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Table 1: Results of genotypic study in index cases and relatives.

It was mentioned that the father of patient N° 1 died of a cause unrelated to the MEN2. The parents of Patient N° 2 are completely free of MEN2. Genomic DNA was extracted from peripheral blood leukocytes by the salt technique. A decision algorithm was decided according to the order of the most frequently mutated exon.

The genetic study concerned exons 15 and 16. It was carried out by exon amplification by PCR followed by sequencing on ABI 3130 Applied Biosystems.

The amplification of exon 16 of the RET proto-oncogene was performed using the following primers provided by Applied Bio Systems.



The PCR conditions used are 4 μl of DNA (25 ng / μl), 2.5 μl μl of 10X PCR buffer; 1.25 μl of dNTPs (2 mM, 1.5 μl 25 mM MgCl2, 1.25 μl of 2 mM dNTPs, 1.25 μl of 5 pmol / μl sense and antisense primers), 0.1 μl Taq polymerase Roche (5U / μI) and 13.15 μI of H2O.

The amplification is programmed as follows; an initial denaturation step of 5 minutes at 94°C., then 35 amplification cycles (comprising denaturation of one minute at 94°C., hybridization of one minute at 60°C. and elongation of one minute at 72°C.) followed by a final elongation step of 10 minutes at 72°C.

The amplicons are tested by electrophoresis in 2% agarose gel with Roche Size VII marker. The size of the amplicon 13 is 250 bp.

Sequence PCR

The PCR products are purified on Millipore (Manu 30) plates and the sequence PCR reaction is carried out with 1.5 μl of purified PCR product; 0.8 μl of Big Dye terminator V1.1 (Applied Biosystem); 3.6 μl of 5X buffer (V1.1) and 2 μl of sense or antisense primer (5 pmoI / μl).

The amplification is programmed with 25 cycles comprising a step of 30 seconds at 95°C followed by a step of 4 minutes at 60°C.

The sequence PCR products are purified to remove dNTPs, unincorporated free dideoxynucleotides and excess primers by a method based on the use of Sephadex G 50 gel on MultiScreen MAHV N45 plates (Millipore).

The purified sequence PCR products are passed to the Applied Bio System 3130 Sequencer which performs capillary electrophoresis using POP 7 gel (Applied Biosystems).

Results and Discussion

We found in the 03 patients (index case) the same mutation which is the M918T localized in exon 16 in heterozygous form. This mutation is due to a base substitution, a T> C transition at nucleotide c. 2753, in the heterozygous form, the ATG codon will give the ACG codon. This will change the methionine at position 918 to threonine.

After the mutation in the index cases was detected, a study of 03 families (Table 1 & Figure 1) was performed. Apparently healthy relatives have benefited from genotypic analysis.

The No.1 family consists of the female index case, her mother and her sister.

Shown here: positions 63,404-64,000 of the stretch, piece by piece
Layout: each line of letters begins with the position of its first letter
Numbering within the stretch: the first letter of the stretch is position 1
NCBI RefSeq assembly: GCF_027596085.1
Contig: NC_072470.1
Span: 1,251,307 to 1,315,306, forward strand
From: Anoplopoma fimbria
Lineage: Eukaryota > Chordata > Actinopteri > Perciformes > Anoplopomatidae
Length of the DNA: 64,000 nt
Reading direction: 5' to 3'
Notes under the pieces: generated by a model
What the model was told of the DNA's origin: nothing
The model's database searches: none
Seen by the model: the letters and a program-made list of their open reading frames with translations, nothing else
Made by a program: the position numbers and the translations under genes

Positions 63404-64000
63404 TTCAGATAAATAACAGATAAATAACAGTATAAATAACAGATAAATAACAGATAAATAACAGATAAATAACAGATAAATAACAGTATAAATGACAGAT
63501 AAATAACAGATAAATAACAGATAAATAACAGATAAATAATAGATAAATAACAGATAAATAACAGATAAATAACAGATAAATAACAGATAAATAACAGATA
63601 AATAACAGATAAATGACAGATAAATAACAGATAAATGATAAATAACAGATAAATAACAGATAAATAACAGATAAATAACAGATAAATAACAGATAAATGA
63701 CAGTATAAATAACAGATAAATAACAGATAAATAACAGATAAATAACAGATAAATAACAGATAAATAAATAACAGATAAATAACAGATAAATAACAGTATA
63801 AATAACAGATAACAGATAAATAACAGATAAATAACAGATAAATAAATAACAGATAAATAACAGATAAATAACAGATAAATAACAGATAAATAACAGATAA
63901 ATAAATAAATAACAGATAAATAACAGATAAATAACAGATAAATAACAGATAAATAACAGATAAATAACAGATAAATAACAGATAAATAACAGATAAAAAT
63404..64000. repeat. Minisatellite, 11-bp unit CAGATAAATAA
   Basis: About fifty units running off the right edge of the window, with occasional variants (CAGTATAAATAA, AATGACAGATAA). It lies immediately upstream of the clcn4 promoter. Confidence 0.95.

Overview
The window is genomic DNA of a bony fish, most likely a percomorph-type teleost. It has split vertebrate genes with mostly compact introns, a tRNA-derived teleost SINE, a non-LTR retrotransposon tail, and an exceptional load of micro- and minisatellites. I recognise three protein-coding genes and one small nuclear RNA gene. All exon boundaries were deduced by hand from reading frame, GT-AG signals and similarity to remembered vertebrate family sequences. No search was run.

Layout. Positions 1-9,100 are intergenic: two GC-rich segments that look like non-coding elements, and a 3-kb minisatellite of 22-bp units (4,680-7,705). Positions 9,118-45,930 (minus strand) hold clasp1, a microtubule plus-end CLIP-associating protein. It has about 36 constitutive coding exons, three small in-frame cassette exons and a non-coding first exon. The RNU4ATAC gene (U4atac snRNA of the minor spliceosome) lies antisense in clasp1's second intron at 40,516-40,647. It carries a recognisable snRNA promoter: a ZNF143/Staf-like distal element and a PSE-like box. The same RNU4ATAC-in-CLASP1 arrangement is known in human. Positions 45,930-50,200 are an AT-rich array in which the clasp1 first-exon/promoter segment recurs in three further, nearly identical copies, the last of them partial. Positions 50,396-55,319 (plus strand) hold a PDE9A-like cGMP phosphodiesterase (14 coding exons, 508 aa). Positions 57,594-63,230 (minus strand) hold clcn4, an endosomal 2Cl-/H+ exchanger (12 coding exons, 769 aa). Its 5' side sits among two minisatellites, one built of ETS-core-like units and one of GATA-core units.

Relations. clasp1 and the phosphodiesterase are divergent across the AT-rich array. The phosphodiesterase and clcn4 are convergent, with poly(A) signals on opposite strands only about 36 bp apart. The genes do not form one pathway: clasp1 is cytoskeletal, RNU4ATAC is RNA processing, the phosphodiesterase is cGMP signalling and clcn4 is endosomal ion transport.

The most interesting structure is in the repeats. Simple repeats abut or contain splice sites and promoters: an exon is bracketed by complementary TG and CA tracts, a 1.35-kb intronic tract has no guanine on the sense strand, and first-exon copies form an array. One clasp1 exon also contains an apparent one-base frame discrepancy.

The No.2 family consists of the male index case and his brother.

The family No. 3 composed of male index case, his father, his mother, 03 brothers and 02 sisters.

This mutation was not found in the other members of the families studied.

The M918T mutation, which we identified in our 03 cases of MEN2B (Figure 2), is very commonly found in the case of MEN2B in the literature [11,12].

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Figure 2: Profile of the M918T mutation in sense.

It is part of the specific mutations of MEN2B. These mutations are essentially represented by the codon 918 (M918T; exon 16) mutation, which is highly specific (95%) [11,12]; codon 883 mutation (A883F, exon 15) is less common (5%) [13,14].

The M918T substitution is frequently a de novo mutation located on the allele inherited from the patient’s father [8,15]. This substitution of M918T is also found somatically in sporadic thyroid carcinoma (MTC). Tumors with this M918T mutation often exhibit an aggressive phenotype. Parents who are not carriers of the mutation should not benefit from medical care and are therefore reassured. It is not necessary to perform genotypic studies of other relatives except for the children of the 03 patients.


The discovery of the M918T germline mutation in the 03 MEN2B index cases confirms the clinico-biological diagnosis of familial form. This codon 918 mutation, the M918T at exon 16 is highly specific (95%) of the MEN2B. Genetic screening of relatives who have not found the mutation in other members of the family, allows us to conclude that this mutation is de novo (neomutation) as it has been described in the literature.

Relatives who do not carry the mutation are considered free and thus do not benefit from any medical supervision.


We thank Dr. Daoud Chafia for assisting in the development of this article and we express our gratitude.

No conflict of interest related to the article exists.